• Frozen Stemell closed-system vial containing cells
  • Water bath warmed to 37°C
  • 70% ethanol
  • Medical waste container
  • Sterile gloves
  • Cryogenic vial holder
  • Sterile scissors

Option 1 (Recommended):

  1. Leave the vial in a vial holder in an “upward” position. Place the vial holder into the 37°C water bath. You must leave the vial in a sealed original vial to reduce the chance of contamination. Make sure the water doesn’t go over the top; furthermore, the waterline must be up to where the cells are in the vial. Perform this step immediately after removing the vial from the dry ice in the shipment or after removing the vial from your liquid nitrogen storage or -80°C freezer. Visually and precisely inspect the vial, gently swirling the vial in the water bath until only a small bit of ice remains; then the vial with the vial holder must be removed from the water bath. (Duration: ≈4–8 minutes.)
    Note: Thaw the vial vertically with vent tubes pointing upward.

Option 2:

  1. Place the vial in a vial holder in an “upward” position and leave the vial at room temperature until it’s completely defrosted and thawed. Perform this step immediately after removing the vial from the dry ice in the shipment or after removing the vial from your liquid nitrogen storage or -80°C freezer. (Duration: ≈1015 minutes.)
  2. DO NOT vortex the cells at any point while thawing or after thawing. Work quickly to maximize cell viability.
  3. DO NOT shake or invert the vial.
  4. Cut open the vent tube (the one with a filter) with clean scissors. (It’s usually the shortest tube.)
  • Note regarding photos: The red fluid used for the “sample retrieval instructions” is solely for training purposes and is NOT an actual sample.
  • Note: Please make sure to tap down the vial lightly after defrosting to ensure retrieval of the full sample from the vial. It is recommended to use an automatic thaw system for this purpose.

Opening umbilical cord stem cell product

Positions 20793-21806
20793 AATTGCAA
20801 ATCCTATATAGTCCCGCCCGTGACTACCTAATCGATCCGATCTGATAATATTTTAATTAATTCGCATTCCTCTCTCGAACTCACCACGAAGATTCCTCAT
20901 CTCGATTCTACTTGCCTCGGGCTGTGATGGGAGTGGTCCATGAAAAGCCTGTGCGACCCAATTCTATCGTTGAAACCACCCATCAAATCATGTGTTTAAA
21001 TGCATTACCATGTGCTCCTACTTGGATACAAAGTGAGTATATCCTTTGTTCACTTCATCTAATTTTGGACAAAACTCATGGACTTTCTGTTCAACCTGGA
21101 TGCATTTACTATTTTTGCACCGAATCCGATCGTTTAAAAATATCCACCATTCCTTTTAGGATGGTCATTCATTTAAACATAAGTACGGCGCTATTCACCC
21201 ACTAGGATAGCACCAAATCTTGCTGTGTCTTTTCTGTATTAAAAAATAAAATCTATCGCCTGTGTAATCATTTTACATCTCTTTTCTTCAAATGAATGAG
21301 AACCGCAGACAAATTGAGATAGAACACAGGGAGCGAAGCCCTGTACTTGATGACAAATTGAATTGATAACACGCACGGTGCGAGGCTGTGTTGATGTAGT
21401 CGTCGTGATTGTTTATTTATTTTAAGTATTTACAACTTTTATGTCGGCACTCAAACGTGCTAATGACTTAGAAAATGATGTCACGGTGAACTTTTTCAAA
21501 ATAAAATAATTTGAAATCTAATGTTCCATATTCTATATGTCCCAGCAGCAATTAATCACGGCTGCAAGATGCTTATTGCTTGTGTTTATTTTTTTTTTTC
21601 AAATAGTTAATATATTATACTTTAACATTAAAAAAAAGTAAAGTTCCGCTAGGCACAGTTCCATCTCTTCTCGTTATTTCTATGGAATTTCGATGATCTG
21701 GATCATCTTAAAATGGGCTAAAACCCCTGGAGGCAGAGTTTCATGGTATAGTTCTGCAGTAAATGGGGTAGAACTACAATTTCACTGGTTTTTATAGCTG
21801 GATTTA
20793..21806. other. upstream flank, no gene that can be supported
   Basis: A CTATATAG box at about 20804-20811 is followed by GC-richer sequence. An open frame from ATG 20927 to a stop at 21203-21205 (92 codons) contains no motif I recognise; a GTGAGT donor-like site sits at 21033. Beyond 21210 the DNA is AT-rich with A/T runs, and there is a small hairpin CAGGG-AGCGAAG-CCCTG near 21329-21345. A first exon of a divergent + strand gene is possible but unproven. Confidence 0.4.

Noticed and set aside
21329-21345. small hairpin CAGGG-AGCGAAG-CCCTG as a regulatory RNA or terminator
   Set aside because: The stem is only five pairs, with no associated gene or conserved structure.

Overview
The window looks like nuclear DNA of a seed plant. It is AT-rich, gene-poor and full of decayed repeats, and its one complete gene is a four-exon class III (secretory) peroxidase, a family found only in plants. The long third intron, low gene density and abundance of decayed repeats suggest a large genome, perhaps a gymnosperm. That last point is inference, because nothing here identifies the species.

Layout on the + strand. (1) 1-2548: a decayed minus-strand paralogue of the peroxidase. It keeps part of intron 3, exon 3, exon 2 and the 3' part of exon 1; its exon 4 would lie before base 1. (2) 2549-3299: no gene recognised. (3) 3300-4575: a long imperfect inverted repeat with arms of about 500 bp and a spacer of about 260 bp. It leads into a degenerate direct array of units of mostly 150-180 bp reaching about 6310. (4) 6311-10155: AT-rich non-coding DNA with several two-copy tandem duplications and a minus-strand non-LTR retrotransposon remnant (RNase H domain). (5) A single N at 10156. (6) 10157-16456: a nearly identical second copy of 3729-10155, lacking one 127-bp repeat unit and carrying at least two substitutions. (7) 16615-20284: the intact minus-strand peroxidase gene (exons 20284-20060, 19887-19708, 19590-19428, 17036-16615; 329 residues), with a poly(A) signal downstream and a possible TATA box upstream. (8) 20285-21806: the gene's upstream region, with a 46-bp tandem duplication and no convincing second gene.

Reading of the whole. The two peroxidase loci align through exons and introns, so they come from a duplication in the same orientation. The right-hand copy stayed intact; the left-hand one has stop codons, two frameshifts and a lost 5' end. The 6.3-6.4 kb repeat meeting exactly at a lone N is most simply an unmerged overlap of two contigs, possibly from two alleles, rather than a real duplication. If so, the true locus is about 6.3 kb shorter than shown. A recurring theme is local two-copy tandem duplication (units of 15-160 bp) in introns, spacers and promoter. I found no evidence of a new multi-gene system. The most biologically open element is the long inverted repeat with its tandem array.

5. Remove the foil on the bottom of the retrieval port.

6. Thoroughly swab the retrieval port septum with a sterile alcohol wipe. Allow to air-dry at least 1 minute before accessing.

7. Use a non‐coring needle and/or proper anti‐coring technique (see over) to puncture the retrieval port septum and extract the sample. It is recommended to use an 18G needle for this port in order to retrieve the sample. 

Proper Anti‐Coring Technique:

8a. Hold the needle with the opening of the needle tip away from the retrieval port septum.
8b. Insert the needle into the septum at a 45°–60°angle.

8c. Increase the angle of the needle gradually as the needle enters the vial.

9. It is recommended to use a syringe larger than the fill volume to be withdrawn.

10. Dispose of the vial and syringe according to institutional guidelines for medical waste.


Instructions if the cryopreservative solution (DMSO) needs to be removed prior to usage :

1. Using aseptic technique and under a certified and functional laminar flow hood, have a qualified technician retrieve the cells from the vial according to the instructions discussed above. 

2. Transfer the cell suspension into a sterile 15 ml conical tube (centrifuge tube) using the same needle and syringe. Centrifuge the conical tube for 8 minutes at 1400 RPM. Secure the lid. Once the centrifugation is completed, move the conical tube to the laminar flow hood, carefully open the cap, remove the supernatant (DMSO) and leave the cell pellet at the bottom. (Because it’s a very small pellet, DO NOT get close to the cell pellet while you are aliquoting out the supernatant.) It’s important to leave a small volume so as to not disturb the pellet.